Press release
 

2004 discharge: sharp criticism but support for purchase of Strasbourg buildings

Budgetary control - 26-09-2006 - 19:15
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MEPs grant its President the discharge for the implementation of the budget for the financial year 2004" with the adoption of Mr Ferber's report. Parliament closely scrutinised the issue of the Winston Churchill and Salvador de Madariaga buildings in Strasbourg and concluded it "could be" reasonable to seek to purchase them. The report on the discharge was adopted with 535 votes in favour, 45 against with 51 abstentions.

This second draft report by Markus FERBER (EPP-ED, DE) on the 2004 discharge, "Section I", devotes several paragraphs to Parliament's property policy, in particular the case of the Winston Churchill (WIC) and Salvador de Madariaga (SDM) buildings.  These two properties which are let to the EP by Strasbourg city council, became the focus of a controversy last March when it emerged that Strasbourg council was to receive payment by the owner, SCI Erasme, under the terms of the sale of the premises agreed with the EP.
 
The purchase of the WIC and SDM was suspended by the EP and the Budgetary Control Committee set up an informal working party to advise the rapporteur on the allegations concerning the existing rental agreements and the possible purchase by Parliament of the two buildings.
 
No irregularities found
 
The draft report's very lengthy paragraph 11 constitutes a "list of grievances" against those responsible for this matter. 
 
The report says "there are no clear indications that there have been unlawful actions or irregularities in the process of concluding and applying the leases and additional agreements, although there are nevertheless doubts on whether the principle of 'sound financial management' enshrined in the Financial Regulation has been fully respected".
 
The report also stresses that "Parliament was neither informed that its lease payments were not being passed on in full to SCI Erasme, nor was it ever informed about this matter by the City of Strasbourg itself".   In addition, "only the City of Strasbourg knew of the existence of two different contractual relationships between the three parties involved and only the City of Strasbourg had been aware of the difference between the two amounts since 1981".
 
"Discourteous" behaviour but no illegal profit
 
As to whether the profit made by Strasbourg city council in this affair was "illegal", the report states "there are no legal provisions prohibiting a state or local or regional authority from making a profit".  However, it adds that the City of Strasbourg's approach was "discourteous", to say the very least, "since it is contrary to rules on hospitality towards international institutions".  Parliament says it "deeply regrets the lack of good faith demonstrated by both the City of Strasbourg and the private investor, SCI Erasme in their relationship with Parliament". And, according to the draft report, Parliament "strongly regrets that its requests for all relevant documentation from SCI Erasme, the private investor and owner of the buildings, were not acceded to".
 
Rents to be reviewed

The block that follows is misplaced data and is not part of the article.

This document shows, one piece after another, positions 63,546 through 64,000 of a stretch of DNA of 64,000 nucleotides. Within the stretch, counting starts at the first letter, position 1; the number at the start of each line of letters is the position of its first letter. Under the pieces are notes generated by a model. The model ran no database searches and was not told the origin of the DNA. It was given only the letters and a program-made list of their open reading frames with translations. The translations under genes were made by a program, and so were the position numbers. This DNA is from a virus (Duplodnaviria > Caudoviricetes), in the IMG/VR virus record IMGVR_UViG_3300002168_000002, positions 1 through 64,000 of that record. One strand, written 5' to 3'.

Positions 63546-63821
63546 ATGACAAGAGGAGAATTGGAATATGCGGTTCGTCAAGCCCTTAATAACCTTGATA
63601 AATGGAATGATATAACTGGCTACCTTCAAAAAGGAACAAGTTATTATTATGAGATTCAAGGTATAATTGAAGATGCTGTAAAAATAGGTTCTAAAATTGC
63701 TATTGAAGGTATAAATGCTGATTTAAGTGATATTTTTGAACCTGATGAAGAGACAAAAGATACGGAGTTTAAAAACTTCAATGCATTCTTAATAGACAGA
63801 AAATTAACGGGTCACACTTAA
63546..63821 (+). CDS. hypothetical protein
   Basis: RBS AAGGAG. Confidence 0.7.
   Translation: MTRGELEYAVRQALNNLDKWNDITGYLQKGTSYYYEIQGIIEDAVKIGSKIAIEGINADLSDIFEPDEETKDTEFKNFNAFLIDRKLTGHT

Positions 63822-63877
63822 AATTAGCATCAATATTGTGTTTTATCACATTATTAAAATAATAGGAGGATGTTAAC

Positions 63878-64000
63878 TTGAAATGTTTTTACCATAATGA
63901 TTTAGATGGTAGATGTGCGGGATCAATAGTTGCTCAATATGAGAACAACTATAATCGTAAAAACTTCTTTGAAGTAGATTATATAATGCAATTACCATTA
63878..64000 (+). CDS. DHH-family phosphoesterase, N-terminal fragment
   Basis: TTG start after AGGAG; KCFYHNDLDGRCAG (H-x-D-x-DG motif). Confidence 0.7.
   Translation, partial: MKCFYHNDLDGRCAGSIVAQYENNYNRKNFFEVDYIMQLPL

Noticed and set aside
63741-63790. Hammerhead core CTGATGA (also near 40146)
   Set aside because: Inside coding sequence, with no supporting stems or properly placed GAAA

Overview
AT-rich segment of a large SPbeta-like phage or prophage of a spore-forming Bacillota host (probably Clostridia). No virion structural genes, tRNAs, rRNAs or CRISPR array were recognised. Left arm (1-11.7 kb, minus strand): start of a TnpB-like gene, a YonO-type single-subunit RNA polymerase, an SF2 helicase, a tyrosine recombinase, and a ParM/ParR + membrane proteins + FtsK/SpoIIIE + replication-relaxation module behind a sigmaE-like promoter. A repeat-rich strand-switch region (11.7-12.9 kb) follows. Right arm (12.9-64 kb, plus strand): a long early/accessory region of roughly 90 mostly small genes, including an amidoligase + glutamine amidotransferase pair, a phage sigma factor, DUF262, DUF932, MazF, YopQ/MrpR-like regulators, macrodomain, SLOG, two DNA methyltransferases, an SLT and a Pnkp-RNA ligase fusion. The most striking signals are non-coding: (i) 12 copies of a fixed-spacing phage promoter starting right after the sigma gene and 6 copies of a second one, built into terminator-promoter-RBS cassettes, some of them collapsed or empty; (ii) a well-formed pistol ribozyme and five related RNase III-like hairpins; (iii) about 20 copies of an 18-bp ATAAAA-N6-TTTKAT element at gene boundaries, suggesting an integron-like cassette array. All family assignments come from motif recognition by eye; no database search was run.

Lastly, Parliament report points out that there is no absolutely reliable basis for setting an appropriate rent for the WIC and SDM buildings, that it is difficult to establish a "fair price" for the rent and hence to assess whether Parliament paid a truly fair rent over the years.
 
The House says it plans to continue examining Parliament's property policy during the next discharge procedure. The EP administration is asked to "take the necessary measures for a regular review of long-standing contractual obligations towards third parties, e.g. leases or service contracts".
 
This second report on the 2004 discharge will be put to the vote in Strasbourg on 26 September, following which the Budgets Committee will deliver its opinion on the purchase of the WIC, SDM - and now the IPE3 - buildings.
 
Voluntary pension scheme
 
MEPs takes the view that  the relationship between Parliament and the pension fund should be placed on a contractual footing by the end of this year. The committee calls on the Secretary-General to forward to the Committee on Budgetary Control, in December 2006, a report on the progress achieved.
 
Parliament believes, furthermore, that Members' contributions to the voluntary pension scheme should be paid directly from personal income rather than through the parliamentary allowance system.
 
The House notes, however, that in respect of the current contribution system in its Opinion No 5/99, the Court of Auditors concluded that "from the Fund's and the members' point of view, the system has worked effectively. Additionally it has enabled Parliament to calculate its own payment obligations correctly since, according to the rules, Parliament has to pay the double of the amount effectively paid by the members". MEPs note that the Court saw no problems in maintaining the system provided that it was better defined and its operation set down in a formal document.
 
MEPs also note with concern that the deduction of contributions to the pension scheme from the general expenditure allowance leaves Members exposed to allegations that public funds may be put towards the cost of private pension contributions, and therefore call on the Parliament's Bureau to propose before 31 March 2007 measures to ensure that such payments are made directly by pension scheme members through direct debit orders.
 
REF.: 20060922IPR10877